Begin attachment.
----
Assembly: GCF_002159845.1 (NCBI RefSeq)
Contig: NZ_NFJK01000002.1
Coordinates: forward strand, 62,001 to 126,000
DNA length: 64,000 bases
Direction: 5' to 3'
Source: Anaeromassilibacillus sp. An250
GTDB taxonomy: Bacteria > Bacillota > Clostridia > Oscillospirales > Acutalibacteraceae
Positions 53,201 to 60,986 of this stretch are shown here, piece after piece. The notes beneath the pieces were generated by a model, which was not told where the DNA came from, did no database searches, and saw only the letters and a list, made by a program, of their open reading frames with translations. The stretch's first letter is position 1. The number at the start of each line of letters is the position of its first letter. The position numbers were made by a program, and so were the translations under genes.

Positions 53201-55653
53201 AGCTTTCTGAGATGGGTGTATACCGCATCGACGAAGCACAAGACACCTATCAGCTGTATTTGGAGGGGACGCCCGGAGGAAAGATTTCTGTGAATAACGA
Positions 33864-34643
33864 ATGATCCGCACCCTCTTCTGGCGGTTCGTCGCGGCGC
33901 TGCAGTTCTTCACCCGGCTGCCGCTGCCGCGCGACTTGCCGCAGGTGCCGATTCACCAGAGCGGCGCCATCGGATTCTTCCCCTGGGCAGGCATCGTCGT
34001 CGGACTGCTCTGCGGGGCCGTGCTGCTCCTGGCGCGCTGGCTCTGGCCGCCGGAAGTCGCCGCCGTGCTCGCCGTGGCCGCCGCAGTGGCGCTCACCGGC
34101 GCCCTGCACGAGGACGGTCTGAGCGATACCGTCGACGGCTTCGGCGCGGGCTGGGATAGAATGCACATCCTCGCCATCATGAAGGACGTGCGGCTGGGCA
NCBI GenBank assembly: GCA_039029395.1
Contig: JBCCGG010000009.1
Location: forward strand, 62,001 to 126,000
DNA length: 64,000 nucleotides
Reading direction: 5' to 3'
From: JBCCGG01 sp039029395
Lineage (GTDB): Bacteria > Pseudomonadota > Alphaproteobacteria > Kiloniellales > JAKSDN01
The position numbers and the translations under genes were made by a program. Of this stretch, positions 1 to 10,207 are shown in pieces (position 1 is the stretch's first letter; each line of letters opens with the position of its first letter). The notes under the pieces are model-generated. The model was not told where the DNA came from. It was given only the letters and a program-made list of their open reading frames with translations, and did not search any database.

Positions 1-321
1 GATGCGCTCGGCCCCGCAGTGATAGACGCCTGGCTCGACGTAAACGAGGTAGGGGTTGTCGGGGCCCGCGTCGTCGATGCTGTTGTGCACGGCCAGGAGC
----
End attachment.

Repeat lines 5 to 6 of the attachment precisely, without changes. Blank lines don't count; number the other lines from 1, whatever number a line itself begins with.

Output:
Direction: 5' to 3'
Source: Anaeromassilibacillus sp. An250